By Ben Wolf
Monday, November 27, 2006
Students walking the halls at J. L. Newbern Middle School say they feel the same thing every day.
"Peer pressure. It's a lot of people telling us to do things that we know is bad, but they still do them," said 8th grade student Lachristi Hunter.
Kids as young as 12 and 13 are dealing with adult issues and they often have no one to turn to.
"They fight a lot, gangs and all that. They get in trouble at school," said 8th grader Jarquez Samuel.
"Yeah, I have had a lot of friends who have been pregnant or raped," added 7th grader Qushondra Foster.
The local Commission for Children and Youth is starting the 'Right Track' program. It's a three headed approach focusing on academics, social life, and parenting that will use more than $87,000 in grant funding.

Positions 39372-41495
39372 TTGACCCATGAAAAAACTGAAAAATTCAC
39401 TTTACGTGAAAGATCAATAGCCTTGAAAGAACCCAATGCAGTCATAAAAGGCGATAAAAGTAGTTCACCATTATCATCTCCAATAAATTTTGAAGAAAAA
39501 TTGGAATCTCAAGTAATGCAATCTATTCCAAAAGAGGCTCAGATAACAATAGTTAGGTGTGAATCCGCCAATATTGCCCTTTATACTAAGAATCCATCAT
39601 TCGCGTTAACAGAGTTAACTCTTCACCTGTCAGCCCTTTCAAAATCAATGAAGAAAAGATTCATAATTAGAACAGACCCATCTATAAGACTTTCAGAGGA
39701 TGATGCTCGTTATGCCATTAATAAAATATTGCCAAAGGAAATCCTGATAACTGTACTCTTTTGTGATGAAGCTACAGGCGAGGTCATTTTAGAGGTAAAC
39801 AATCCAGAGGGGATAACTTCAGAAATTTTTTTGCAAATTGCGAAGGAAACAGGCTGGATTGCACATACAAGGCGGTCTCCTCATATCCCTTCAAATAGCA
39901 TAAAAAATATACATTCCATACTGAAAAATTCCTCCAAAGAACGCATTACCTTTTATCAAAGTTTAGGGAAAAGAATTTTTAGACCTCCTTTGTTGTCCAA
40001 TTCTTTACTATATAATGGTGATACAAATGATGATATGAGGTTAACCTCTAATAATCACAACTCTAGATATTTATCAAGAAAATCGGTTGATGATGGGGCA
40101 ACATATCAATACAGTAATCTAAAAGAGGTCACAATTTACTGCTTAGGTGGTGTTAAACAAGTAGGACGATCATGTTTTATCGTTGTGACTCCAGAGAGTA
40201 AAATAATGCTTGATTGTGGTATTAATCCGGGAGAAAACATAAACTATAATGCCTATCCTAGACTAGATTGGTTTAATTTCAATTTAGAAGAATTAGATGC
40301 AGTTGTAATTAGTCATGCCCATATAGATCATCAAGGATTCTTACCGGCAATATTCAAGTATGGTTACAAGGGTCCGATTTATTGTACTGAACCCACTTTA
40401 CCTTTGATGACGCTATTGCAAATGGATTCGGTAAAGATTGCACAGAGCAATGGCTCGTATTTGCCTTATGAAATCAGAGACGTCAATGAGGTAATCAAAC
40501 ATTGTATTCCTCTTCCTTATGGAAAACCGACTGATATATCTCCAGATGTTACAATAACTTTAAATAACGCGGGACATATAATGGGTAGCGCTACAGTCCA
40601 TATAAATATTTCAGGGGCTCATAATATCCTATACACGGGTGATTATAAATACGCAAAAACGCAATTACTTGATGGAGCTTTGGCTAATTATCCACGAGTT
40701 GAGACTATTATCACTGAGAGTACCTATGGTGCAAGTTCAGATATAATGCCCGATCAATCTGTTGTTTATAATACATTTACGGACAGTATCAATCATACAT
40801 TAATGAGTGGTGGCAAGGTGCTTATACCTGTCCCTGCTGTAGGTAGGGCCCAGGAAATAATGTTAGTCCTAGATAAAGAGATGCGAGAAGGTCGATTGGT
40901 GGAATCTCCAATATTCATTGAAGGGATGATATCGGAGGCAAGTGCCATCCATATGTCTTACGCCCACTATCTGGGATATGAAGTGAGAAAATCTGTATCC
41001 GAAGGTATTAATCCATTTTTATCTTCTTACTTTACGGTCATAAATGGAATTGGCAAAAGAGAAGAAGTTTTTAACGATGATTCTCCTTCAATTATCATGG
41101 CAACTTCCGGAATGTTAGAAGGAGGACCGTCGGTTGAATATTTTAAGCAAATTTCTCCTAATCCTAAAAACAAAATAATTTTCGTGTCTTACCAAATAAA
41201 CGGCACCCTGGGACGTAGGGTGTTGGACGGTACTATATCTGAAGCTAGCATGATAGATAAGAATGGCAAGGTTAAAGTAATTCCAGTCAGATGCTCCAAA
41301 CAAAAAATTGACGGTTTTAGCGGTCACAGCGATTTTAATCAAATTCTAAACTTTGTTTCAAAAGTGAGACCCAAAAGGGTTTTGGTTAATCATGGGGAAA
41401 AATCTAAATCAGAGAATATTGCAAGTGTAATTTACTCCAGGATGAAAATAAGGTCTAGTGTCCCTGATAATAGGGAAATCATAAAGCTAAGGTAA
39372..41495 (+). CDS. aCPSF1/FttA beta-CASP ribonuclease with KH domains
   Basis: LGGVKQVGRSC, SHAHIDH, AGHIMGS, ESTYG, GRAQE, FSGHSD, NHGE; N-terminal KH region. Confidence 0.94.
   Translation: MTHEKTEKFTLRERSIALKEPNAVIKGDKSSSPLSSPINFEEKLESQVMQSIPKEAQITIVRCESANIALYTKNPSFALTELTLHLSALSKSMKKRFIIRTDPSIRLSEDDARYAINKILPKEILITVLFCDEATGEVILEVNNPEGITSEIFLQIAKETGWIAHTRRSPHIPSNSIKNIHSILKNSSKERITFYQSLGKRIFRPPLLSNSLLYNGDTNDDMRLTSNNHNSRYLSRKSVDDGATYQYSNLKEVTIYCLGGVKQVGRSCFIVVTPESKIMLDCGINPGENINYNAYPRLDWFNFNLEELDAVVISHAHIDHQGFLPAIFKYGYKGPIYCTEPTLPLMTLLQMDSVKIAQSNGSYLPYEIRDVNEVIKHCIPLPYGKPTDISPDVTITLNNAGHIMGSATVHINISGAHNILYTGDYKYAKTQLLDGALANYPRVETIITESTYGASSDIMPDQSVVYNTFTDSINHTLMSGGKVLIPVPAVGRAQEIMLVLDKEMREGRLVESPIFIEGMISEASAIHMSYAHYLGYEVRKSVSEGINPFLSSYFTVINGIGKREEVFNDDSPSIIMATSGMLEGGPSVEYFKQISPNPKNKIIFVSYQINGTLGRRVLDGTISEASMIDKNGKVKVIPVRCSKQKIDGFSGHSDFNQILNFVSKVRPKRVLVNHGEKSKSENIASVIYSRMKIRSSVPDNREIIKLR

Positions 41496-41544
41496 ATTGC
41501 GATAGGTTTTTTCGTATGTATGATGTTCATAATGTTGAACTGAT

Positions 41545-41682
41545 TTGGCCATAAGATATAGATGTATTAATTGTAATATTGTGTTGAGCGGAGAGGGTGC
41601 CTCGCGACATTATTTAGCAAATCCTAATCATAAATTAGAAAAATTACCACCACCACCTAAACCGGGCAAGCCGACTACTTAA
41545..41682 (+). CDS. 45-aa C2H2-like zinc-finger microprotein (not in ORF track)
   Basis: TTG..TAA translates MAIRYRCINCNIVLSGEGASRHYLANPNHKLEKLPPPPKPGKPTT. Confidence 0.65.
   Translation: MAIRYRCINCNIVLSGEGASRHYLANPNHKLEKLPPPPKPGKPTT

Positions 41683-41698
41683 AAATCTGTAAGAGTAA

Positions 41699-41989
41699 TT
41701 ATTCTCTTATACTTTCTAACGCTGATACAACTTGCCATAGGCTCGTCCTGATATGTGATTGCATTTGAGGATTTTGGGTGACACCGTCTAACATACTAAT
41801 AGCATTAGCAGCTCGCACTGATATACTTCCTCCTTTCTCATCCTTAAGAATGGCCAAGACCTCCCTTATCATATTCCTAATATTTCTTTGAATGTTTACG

The program is just gearing up, but organizers have some serious goals.
"I would like to see them graduate from school on time. I would like to see them avoid substance abuse and poor peer relationships," said program director Ceila Mitchell.
And there is some good news already. Kids seem to think this educational program has a chance at working.
"If you don't got your education, then you got nothing, so I think it's a good approach," said Foster.
With everyone buying into the program, that peer pressure might just be relieved.
For information on how to volunteer for the "Right Track" program, call 229-293-6398.
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